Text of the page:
How polarization kills democracy and truth

Across the west, ‘post-truth’ politics are on the rise, public support for and trust in democracy and scientific institutions is on the decline, and authoritarianism is starting to make a comeback. Most people agree that these trends are bad, but dispute who is responsible. My argument here is that the political polarization we are seeing these…

Help wanted: Breaking down echo chambers of all stripes

On Wednesday, Ian wrote an excellent post about how we–the educated, the elites–aren’t exposed to, and so don’t understand, rural America. He described how this lack of understanding enabled us to caricature and demonize rural Americans, which contributed to the rise of Trump. Today, I saw a similar blog post circulating, written by someone who…

We enabled the rise of Trump. We have to own it.

I understand that many of us feel hurt, scared and angry. This is especially true for the many among my friends and family who are religious minorities, racial minorities, LGBTQ+, or women: people who have felt personally targeted by Trump’s words, actions, and those of some of his supporters. I understand that the natural reaction…

The meritocracy paradox

In polls, an overwhelming majority of people say that they support equal opportunity. An overwhelming majority of people also say that they oppose estate taxes–taxes on inheritance–of any amount. These two sentiments are logically incompatible, at least in their strictest senses. Why the inconsistency? A cynic might chalk it up to people being insincere in their beliefs in equal opportunity,…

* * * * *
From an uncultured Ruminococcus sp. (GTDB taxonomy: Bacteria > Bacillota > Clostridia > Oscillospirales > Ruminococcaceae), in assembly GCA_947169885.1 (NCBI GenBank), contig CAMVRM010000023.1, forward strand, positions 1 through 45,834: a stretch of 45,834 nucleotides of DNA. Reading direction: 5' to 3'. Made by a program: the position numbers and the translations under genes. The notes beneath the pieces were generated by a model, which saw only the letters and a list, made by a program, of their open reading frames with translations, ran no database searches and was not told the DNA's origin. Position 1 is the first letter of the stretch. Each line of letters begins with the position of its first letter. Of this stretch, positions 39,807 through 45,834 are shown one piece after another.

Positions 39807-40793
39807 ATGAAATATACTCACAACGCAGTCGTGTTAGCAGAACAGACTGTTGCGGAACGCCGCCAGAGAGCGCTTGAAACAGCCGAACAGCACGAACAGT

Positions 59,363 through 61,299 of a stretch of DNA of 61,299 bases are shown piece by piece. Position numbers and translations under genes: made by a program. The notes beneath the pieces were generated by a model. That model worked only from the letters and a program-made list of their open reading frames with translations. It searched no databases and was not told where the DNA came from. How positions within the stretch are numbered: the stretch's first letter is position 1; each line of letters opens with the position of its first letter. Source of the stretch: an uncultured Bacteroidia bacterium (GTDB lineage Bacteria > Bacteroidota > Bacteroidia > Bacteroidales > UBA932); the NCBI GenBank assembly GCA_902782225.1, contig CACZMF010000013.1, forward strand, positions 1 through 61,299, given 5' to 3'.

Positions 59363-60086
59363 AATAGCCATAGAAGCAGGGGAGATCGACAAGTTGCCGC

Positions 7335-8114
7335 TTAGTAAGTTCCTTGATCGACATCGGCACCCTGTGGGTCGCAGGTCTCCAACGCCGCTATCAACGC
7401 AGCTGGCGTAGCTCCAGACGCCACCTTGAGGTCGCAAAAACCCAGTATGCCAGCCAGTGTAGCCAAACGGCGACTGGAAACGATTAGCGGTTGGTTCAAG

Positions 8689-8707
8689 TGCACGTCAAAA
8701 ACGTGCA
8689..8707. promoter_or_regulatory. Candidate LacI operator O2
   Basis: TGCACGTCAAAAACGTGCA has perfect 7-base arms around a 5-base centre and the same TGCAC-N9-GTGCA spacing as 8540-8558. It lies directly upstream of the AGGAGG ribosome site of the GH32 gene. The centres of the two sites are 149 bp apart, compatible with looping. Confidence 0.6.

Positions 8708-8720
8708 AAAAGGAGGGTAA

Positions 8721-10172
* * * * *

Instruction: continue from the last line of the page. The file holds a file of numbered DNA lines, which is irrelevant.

On carbon pricing, Trudeau risks repeating Obama’s mistakes

In politics, compromise and cool-headedness are usually virtues, especially when facing a bitterly divided electorate. Occasionally though, a time or challenge calls for bold action that ruffles a few feathers in the short term, but pays big dividends in the long term and resounds in history. Examples of such bold action from the past century…

Plenty to criticize, plenty to celebrate

–Jared Milne– Recently there have been harsh criticisms levied against past–and often celebrated–figures in Canadian history, particularly Prime Ministers like John A. Macdonald and Wilfrid Laurier. Critics have pointed out the way past historians often ignored or downplayed the negative aspects of their legacies, such as the “head tax” on Chinese immigrants, the discrimination against…

What is the right amount of tax?

–Jared Milne- Tax time has come and gone again in Canada, which can remind us of politicians’ comments on taxes. Many politicians, especially conservative ones, have talked about tax relief, offering all kinds of tax cuts and rebates for everything from fitness to children’s art programs. Oftentimes, they also guarantee that these tax cuts can…

Academia’s conservative problem

In the halls of the academy, data suggest that conservatives are both more underrepresented and more heavily discriminated against than most other traditionally underrepresented groups (though other groups certainly may face greater barriers before they get to the academy). To kick off this week’s #DiversityJC discussion, here are some thoughts on why this is a problem for…

Hopeful signs for pipelines

–Jared Milne- At first glance, pipelines to get Alberta’s oil to market seem stalled. Many people across Canada don’t think the advantages of pipelines are worth the environmental risks they’re worried about. As I’ve pointed out before, Stephen Harper deserves a lot of the blame for opposition to pipelines becoming as strong as it has.…